RV: Old English
|Date:||Sunday, March 26, 2000, 0:36|
Hi folks! I got this from a reader of 'How to create a language':
>You write (in your excellent site on language construction):
>"A spontaneous sound change transformed the Old English skaedu into shadow,
>as well as every word beginning with sk- into a new one beginning with sh-
>(most modern English words in sk- are Scandinavian borrowings, in case you
>I believe the word is spelt "scaedu", as K was rarely or never used in Old
>English. Another point (too pedantic to bother incorporating your text) is
>that sc- was already pronounced /S/ by the time most OE texts were written.
The "skaedu" spelling and the whole example was shamelessly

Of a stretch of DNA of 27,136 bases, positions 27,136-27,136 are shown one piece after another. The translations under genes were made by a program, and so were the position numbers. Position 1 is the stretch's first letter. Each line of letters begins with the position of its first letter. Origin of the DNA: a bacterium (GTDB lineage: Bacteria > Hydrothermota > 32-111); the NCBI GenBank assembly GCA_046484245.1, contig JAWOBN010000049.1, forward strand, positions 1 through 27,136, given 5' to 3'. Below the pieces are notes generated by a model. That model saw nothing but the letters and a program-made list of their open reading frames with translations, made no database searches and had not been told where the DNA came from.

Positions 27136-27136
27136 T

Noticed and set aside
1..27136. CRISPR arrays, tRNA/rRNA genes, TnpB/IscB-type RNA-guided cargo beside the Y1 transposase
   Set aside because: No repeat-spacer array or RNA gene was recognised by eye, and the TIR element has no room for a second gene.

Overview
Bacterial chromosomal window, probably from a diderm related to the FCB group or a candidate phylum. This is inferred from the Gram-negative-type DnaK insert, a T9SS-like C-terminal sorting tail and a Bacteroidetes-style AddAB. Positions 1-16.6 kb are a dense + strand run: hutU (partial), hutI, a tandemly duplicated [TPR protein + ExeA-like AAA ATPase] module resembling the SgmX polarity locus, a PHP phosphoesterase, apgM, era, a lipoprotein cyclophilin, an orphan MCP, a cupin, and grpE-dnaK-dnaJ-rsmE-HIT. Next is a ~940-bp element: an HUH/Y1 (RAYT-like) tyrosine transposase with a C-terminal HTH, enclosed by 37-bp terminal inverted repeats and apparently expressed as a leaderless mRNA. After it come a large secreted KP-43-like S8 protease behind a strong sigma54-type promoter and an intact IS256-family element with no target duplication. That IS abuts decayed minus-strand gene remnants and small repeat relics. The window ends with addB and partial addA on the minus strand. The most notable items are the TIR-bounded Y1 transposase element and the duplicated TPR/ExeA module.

taken from an issue of Model Languages (thanks Jeffrey!).
I have no elements to doubt this guy is right, but I'd like
to know for sure, on both issues (whether 'sc' was used or
not exclusively, or alternatively with 'sk', and when the
change /sk/ > /S/ took place (was it really Old English,
or somewhat earlier?). Any help would be appreciated.
... I cannot combine any characters that the divine Library
has not foreseen, which in some of its secret tongues do not
bear some terrible meaning. No-one can articulate a syllable
not filled of caresses and fears; which is not, in some one
of those languages, the powerful name of a god...
Jorge Luis Borges, _The Library of Babel_